[00:35:23] Kevin: It's a good guess.

[00:35:24] Adam: Yes, but he's not in there, that keeps you separated from that community in that way of thinking I guess.

[00:35:30] Kevin: Definitely but that said, I work-- some of the meditation app creators that I work with, and we advise each other, they're based in the Bay Area. It's not a place that I'm totally outside of but it's I definitely try to come at it from an outside perspective.

[00:35:49] Adam: Do people inside the tech community us Moment as far as you know?

[00:35:55] Kevin: Yes, actually and that's been the biggest surprise to me is some of the biggest-- I shouldn't say the biggest CEOs and founders inside of the Bay Area use Moment, but yes, a number of high level executives or CEOs are huge fans of the app, even if they're running a social media company.

[00:36:19] Adam: Let's talk just a little bit about attention and how important attention is. From my perspective as a consumer and as a device user, but also from the point of an app maker and a brand. How valuable is my attention? I guess, if we say Facebook makes $5 a month off of each user on average or whatever that number is, I know that you just pulled that out of the air. What's your take on that?

[00:36:50] Kevin: I think, it comes down to like me as a consumer not consciously valuing my time. I value my time when I'm working in a job because they pay me 20 bucks an hour or whatever it is. I don't think people take that same attitude and apply that to what they're spending their time on outside of work. Like you, you spent three-ish hours on Twitter, would you have paid $15 to do that? I guess you're sort of leaving $15 on the table, or at least when-- I guess when you dive into the money, it's weird but there's--

[00:37:39] Adam: I like quantifying it, I think there's value there in figuring that out. I get what where you're going.

[00:37:45] Kevin: It's like what I rather spend three hours, I guess time is a better reference, would i rather spend three hours on Twitter and get a little bit out of it, be entertained for a few hours, or what I rather spend three hours with my kids or with my wife or exercising or eating better. It's definitely something that I don't think people think about spending as much, because there is certainly a fixed quantity of it and you don't know how much you have as well.

Everyone has 24 hours in the today, they can spend how they want, I think it would be super valuable if people thought about that consciously, not just run out of crystals at the end of the day and then gets sucked into the social media network.

[00:38:35] Adam: Nice call back there. I don't think we quantify attention very well and that's really what what Moment is doing. I'm not a big Fitbit guy, I don't wear, I don't track anything, I'm not like one of these quantified people. I have a feeling as I get into months and half months and half years and years of being able to look at this. I'll be shocked at the I'm wasting attention and wasting time in a week.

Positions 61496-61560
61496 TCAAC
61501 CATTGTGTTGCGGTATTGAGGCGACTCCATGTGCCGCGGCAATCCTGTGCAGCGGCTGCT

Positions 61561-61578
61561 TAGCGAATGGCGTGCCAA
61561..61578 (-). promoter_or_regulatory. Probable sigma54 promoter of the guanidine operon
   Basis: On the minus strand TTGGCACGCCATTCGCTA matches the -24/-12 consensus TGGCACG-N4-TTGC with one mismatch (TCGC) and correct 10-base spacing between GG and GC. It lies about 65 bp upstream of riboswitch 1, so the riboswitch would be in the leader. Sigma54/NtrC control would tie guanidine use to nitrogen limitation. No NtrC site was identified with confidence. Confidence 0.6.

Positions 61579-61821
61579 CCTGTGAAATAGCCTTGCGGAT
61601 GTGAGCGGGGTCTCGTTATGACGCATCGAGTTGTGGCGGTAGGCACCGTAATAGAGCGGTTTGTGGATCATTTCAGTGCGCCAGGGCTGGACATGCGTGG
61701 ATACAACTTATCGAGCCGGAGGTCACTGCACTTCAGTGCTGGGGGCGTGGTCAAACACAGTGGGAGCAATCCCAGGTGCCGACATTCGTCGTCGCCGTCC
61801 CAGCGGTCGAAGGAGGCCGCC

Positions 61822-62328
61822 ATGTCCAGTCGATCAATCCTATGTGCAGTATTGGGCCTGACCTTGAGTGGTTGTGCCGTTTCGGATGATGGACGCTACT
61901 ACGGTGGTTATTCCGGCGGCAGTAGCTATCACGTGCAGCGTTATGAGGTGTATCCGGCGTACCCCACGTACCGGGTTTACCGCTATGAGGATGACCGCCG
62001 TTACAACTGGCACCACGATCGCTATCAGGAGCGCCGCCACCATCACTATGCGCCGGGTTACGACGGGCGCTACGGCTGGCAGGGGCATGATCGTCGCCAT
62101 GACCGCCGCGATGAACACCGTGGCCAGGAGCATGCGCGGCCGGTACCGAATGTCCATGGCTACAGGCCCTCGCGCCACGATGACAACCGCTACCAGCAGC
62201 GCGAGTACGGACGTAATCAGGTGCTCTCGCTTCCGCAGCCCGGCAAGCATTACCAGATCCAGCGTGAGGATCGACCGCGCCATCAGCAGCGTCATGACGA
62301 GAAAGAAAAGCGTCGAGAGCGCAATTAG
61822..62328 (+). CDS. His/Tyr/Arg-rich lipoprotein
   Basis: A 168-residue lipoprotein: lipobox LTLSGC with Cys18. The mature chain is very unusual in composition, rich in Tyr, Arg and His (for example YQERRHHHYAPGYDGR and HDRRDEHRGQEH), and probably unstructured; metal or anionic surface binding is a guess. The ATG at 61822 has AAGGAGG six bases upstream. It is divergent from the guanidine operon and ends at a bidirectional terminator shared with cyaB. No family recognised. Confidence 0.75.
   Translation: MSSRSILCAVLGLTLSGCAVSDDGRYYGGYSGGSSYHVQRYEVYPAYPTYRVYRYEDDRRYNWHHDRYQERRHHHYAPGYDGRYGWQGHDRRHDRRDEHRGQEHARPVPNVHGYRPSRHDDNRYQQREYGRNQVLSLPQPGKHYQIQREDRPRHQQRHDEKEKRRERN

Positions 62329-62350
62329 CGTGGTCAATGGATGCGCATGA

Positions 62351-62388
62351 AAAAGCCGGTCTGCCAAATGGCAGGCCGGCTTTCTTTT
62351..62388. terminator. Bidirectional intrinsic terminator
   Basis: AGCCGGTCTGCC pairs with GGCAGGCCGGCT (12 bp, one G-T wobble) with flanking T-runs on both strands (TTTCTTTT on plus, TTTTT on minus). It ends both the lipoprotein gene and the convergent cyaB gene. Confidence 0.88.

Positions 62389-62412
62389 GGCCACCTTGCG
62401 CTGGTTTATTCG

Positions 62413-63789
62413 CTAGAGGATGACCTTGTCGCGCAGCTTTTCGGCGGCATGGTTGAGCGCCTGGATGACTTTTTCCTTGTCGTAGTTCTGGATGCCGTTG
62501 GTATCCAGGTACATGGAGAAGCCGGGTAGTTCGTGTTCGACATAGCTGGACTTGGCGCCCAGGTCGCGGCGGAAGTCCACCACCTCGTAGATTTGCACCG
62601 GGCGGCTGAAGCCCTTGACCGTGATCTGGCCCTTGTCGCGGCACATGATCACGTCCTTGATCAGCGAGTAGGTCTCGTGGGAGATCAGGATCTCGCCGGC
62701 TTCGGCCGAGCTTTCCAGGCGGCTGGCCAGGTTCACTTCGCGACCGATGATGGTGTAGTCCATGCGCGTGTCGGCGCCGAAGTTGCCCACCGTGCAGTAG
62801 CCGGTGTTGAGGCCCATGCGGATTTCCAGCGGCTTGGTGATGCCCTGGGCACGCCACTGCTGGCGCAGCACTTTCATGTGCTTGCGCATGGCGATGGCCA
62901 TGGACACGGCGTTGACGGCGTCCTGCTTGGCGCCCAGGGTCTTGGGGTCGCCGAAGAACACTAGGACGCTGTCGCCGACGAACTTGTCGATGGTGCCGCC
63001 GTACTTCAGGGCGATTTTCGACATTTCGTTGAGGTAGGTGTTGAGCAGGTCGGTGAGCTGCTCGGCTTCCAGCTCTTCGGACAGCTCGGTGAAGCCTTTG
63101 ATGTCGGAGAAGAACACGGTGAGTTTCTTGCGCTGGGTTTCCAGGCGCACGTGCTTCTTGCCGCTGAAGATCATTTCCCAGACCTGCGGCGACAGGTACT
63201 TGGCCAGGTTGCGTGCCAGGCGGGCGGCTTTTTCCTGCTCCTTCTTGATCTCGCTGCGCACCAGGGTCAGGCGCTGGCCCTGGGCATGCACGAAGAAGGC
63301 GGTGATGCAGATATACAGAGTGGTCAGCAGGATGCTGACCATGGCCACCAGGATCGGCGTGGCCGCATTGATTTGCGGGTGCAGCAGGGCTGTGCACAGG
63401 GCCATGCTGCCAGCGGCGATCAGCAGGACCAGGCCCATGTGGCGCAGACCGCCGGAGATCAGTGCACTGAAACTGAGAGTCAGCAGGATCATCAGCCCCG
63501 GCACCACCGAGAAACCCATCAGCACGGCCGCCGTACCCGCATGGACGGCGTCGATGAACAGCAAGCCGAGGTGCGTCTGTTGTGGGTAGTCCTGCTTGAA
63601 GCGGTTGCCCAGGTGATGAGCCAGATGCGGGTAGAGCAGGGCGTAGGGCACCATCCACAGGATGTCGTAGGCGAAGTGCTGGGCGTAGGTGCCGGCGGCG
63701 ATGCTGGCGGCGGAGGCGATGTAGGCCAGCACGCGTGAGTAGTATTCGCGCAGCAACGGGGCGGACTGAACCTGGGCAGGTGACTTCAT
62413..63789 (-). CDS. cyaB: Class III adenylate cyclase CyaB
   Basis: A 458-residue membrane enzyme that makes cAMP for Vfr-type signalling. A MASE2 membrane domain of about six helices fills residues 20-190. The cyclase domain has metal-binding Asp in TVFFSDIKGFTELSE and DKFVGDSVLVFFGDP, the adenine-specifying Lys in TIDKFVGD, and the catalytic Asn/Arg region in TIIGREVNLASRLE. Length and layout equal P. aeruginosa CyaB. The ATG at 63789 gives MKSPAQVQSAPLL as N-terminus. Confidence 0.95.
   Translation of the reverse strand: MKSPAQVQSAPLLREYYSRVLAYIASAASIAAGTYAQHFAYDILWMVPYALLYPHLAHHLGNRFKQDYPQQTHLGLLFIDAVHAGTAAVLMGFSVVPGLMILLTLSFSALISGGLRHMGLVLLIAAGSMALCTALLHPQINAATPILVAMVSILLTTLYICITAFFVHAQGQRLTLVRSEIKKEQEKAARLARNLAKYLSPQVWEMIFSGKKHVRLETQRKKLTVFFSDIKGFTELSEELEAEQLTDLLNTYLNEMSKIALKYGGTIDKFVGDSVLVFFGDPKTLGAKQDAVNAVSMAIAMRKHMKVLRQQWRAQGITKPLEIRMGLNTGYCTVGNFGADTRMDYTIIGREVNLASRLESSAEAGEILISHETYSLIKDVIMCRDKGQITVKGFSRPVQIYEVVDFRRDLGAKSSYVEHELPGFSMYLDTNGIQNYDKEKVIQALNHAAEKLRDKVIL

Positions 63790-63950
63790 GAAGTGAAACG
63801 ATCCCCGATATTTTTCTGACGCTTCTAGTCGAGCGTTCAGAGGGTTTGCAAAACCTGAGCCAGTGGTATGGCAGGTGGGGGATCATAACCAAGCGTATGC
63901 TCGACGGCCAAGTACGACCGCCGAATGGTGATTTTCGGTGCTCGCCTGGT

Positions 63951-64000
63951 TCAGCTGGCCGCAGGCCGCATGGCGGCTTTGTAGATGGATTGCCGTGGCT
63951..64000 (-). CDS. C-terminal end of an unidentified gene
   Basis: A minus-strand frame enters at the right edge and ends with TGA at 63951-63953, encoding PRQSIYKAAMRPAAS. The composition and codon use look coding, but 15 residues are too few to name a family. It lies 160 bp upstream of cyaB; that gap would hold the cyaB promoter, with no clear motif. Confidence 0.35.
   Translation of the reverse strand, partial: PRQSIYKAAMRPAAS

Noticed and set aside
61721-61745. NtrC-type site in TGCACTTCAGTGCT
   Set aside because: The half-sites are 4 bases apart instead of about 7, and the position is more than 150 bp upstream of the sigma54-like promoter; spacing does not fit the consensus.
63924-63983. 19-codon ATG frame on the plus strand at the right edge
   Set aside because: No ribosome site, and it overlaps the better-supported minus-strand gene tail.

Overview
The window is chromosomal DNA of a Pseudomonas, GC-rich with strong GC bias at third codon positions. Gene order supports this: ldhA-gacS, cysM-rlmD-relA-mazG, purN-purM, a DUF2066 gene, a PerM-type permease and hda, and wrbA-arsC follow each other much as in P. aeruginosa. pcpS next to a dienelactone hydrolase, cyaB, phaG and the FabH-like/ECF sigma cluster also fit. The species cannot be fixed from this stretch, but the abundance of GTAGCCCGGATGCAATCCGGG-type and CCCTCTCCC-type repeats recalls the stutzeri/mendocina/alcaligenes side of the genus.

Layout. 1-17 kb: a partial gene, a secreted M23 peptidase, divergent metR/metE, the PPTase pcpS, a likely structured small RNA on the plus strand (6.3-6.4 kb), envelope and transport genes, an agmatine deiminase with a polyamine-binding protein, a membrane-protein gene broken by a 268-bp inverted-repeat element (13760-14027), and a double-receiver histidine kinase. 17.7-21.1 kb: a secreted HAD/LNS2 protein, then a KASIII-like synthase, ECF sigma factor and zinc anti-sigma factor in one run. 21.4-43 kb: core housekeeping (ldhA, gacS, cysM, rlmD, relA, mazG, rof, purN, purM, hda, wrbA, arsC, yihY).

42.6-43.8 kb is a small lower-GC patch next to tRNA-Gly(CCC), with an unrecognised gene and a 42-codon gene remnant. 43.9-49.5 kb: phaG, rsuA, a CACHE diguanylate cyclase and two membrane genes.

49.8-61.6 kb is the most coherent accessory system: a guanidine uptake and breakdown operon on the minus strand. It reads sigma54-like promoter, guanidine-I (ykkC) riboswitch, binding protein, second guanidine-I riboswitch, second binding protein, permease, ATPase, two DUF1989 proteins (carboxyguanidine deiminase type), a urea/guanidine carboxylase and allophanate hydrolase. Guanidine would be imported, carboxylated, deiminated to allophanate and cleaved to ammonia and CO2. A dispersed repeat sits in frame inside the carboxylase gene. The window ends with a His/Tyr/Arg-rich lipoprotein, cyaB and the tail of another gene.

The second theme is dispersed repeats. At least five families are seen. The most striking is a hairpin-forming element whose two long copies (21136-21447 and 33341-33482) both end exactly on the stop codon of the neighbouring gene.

I look at and I say well, on Saturday, most of it was I was home alone and I had a basketball game on and I had Twitter up while I was doing that. It becomes an anecdote that I can make an excuse for, but over if it's every Saturday for two years, that's something I have to address. That's something I can deal with, that's something I could go find a fix. I could say, "Yes, maybe I should just DVR that fast forward through the commercials with the phone down."

[00:39:28] Kevin: Yes, definitely and it's an ebb and flow kind of thing, I find there's a few solid chunks of time, weeks at a time where I'm barely using my phone, like 20 minutes a day, 30 minutes a day and that's including developing Moment. It's a lot of writing, or thinking, or coding on my laptop. Then there's weekends where my wife's out of town and I eat pizza all weekend and go my on phone for three hours a day and watch YouTube videos, or who knows? It's definitely an ebb and flow thing. My only goal with Moment is to try nudge people in the right direction of spending a little bit less time on their phone by showing them where they're spending their time and showing them how to spend it better.

[00:40:23] Adam: That's awesome. Three more questions for you and I'll let you go. What is the biggest thing you’ve changed about Moments since you launched it? What was the biggest ‘Aha’ that you said, “Oh, I have to address this .”

[00:40:34] Kevin: Definitely the biggest ‘aha’ Moment probably a year and a half ago or so when I dug into some of the data. When I track people's, or I should say track, I anonymously measure people's screen time and how it changes through the use of various features inside Moment. When it first launched the APP, I had a daily limit feature. It's actually still there, but you can set a limit on yourself to basically have Moment annoy you until you put down your phone if you're over three hours a day.

[00:41:14] Adam: [laughs]